Diet as prophylaxis and treatment for venous thromboembolism?
David K Cundiff, Paul S Agutter, P Malone, John C Pezzullo
Theoretical Biology and Medical Modelling , 2010, DOI: 10.1186/1742-4682-7-31
Abstract: The literature concerning dietary influences on VTE incidence was reviewed. Hypotheses concerning the etiology of VTE were critiqued in relationship to the rationale for dietary versus anticoagulant approaches to prophylaxis and treatment.Epidemiological evidence suggests that a diet with ample fruits and vegetables and little meat may substantially reduce the risk of VTE; vegetarian, vegan, or Mediterranean diets favorably affect serum markers of hemostasis and inflammation. The valve cusp hypoxia hypothesis of DVT/VTE etiology is consistent with the development of VTE being affected directly or indirectly by diet. However, it is less consistent with the rationale of using anticoagulants as VTE prophylaxis. For both prophylaxis and treatment of VTE, we propose RCTs comparing standard anticoagulation with low VTE risk diets, and we discuss the statistical considerations for an example of such a trial.Because of (a) the risks of biochemical anticoagulation as anti-VTE prophylaxis or treatment, (b) the lack of placebo-controlled efficacy data supporting anticoagulant treatment of VTE, (c) dramatically reduced hospital-acquired FPE incidence in surgical patients without anticoagulant prophylaxis from 1980 - 2010 relative to the 1960s and 1970s, and (d) evidence that VTE incidence and outcomes may be influenced by diet, randomized controlled non-inferiority clinical trials are proposed to compare standard anticoagulant treatment with potentially low VTE risk diets. We call upon the U. S. National Institutes of Health and the U.K. National Institute for Health and Clinical Excellence to design and fund those trials.The consensus view that DVT and VTE are hematological disorders arose shortly after the Second World War and had become the new orthodoxy by the early 1960s. It still dominates research and practice in the field. Essentially, this consensus added 'hypercoagulability' to the 'stasis' and 'vessel wall injury' thesis of Hunterian pathophysiology, generating a set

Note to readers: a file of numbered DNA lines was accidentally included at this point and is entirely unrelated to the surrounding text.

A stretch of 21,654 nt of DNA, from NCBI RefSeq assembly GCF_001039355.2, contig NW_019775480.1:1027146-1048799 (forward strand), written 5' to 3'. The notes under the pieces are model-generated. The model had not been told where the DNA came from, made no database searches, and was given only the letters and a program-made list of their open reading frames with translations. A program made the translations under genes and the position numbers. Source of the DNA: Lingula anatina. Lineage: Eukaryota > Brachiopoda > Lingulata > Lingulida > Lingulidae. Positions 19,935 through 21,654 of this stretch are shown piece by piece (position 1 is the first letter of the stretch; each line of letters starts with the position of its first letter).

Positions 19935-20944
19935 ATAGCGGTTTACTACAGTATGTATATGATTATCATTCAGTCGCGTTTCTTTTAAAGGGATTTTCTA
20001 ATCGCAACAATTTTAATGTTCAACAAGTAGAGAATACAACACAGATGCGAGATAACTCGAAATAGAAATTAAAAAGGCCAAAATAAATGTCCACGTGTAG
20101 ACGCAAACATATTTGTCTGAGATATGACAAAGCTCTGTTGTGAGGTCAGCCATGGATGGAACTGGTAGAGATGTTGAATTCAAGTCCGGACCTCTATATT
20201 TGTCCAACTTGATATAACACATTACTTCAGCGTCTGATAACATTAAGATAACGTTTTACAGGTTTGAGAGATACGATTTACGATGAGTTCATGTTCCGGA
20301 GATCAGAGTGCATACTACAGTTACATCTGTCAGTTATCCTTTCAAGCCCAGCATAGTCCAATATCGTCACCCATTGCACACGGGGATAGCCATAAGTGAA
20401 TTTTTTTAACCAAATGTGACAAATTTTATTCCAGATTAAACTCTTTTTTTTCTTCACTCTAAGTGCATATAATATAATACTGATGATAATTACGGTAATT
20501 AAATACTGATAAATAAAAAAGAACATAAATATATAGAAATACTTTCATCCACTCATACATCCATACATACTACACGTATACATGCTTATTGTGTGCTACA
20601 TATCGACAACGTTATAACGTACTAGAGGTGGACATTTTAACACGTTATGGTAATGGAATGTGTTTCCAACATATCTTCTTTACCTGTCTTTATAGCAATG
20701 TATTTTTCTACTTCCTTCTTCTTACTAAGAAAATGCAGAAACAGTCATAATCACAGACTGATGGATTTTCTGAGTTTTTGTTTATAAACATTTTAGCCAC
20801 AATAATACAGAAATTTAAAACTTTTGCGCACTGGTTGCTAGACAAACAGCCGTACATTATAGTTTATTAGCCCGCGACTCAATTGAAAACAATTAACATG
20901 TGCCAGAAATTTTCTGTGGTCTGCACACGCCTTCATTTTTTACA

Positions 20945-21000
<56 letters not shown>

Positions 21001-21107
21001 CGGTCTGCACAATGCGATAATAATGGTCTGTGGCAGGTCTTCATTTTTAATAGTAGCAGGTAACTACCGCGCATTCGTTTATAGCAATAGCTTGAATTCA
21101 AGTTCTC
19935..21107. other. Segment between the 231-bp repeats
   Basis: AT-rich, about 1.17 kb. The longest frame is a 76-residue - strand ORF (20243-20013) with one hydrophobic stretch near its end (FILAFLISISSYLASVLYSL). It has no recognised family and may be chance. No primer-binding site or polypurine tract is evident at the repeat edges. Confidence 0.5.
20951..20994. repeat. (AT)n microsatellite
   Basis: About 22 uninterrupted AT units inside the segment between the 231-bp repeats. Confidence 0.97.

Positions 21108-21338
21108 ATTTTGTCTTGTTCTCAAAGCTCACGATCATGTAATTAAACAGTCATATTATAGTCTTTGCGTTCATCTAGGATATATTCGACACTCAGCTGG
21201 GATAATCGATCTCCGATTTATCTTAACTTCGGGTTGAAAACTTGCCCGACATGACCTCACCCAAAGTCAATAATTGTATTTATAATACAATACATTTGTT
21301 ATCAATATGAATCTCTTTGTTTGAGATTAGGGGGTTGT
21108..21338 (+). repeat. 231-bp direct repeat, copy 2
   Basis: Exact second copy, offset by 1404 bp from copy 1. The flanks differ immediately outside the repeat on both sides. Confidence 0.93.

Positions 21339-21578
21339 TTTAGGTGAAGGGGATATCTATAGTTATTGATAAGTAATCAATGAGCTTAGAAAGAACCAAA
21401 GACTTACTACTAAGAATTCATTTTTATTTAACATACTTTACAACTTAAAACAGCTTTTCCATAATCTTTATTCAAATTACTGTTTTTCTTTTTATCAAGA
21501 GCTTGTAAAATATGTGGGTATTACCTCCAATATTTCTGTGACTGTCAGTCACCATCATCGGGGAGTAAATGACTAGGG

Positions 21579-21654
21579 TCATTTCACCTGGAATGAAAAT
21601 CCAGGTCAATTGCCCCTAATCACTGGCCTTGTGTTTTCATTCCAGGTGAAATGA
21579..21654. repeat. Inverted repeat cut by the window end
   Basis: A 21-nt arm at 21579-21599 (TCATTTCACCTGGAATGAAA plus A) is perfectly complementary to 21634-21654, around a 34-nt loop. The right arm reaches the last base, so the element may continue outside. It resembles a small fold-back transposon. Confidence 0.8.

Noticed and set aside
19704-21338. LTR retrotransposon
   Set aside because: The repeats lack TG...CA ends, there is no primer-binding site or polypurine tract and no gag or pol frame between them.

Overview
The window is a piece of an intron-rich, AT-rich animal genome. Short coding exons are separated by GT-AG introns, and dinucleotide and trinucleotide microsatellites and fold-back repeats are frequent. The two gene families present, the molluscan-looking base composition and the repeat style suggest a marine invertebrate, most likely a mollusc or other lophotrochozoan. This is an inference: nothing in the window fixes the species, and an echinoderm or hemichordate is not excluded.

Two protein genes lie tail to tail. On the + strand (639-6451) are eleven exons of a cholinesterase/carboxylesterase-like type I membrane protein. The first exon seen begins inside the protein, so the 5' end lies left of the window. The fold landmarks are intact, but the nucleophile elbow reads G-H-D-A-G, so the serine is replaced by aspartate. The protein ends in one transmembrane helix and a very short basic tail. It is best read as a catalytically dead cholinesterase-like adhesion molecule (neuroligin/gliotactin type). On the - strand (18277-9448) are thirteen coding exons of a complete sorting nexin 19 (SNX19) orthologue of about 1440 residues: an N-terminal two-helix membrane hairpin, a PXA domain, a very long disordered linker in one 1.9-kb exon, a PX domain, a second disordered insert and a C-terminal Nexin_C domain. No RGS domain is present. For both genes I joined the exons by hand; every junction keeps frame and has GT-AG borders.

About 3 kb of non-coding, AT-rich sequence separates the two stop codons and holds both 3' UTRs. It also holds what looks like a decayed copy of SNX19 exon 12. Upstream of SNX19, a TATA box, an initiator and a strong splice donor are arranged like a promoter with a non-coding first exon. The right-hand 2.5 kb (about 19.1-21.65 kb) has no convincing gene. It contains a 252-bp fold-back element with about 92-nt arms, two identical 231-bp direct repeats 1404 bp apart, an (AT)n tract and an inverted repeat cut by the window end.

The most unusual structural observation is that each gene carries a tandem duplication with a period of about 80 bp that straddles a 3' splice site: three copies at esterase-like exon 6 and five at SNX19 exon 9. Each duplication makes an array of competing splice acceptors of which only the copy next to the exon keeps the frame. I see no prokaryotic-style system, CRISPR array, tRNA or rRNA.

Cetuximab in Refractory Skin Cancer Treatment
Sini J Kalapurakal, James Malone, K. Thomas Robbins, Lucinda Buescher, John Godwin, Krishna Rao
Journal of Cancer , 2012,
Abstract: Objectives: Non-melanoma skin cancer is the most common malignancy in US, with an annual incidence of in excess of 1.5 million cases. In the majority of cases, locoregional treatment is curative and systemic therapy is not indicated. Platinum-based chemotherapy regimens have been used most commonly in refractory cases. The use of cetuximab, a monoclonal antibody targeting epidermal growth factor receptor [EGFR], has been reported for skin cancer treatment. This current study evaluated eight cases of locally advanced and refractory basal cell or squamous cell cancers which were treated with cetuximab. Methods: This is a retrospective study on eight patients who had received cetuximab for treatment of cutaneous carcinoma since 2007 at Southern Illinois University School of Medicine (SIU-SOM) Medical Oncology clinic. Results: Three of the four patients with basal cell carcinoma and two of the four patients with squamous cell carcinoma maintained remission on treatment.. The main side effect was acneiform rash which required termination of treatment for one patient and dose reduction in another. Conclusion: The study indicates that cetuximab may have a beneficial role for patients with non-melanoma cutaneous carcinomas that are refractory to standard therapy.
Interaction Picture Density Matrix Quantum Monte Carlo
Fionn D. Malone,N. S. Blunt,James J. Shepherd,D. K. K. Lee,J. S. Spencer,W. M. C. Foulkes
Physics , 2015, DOI: 10.1063/1.4927434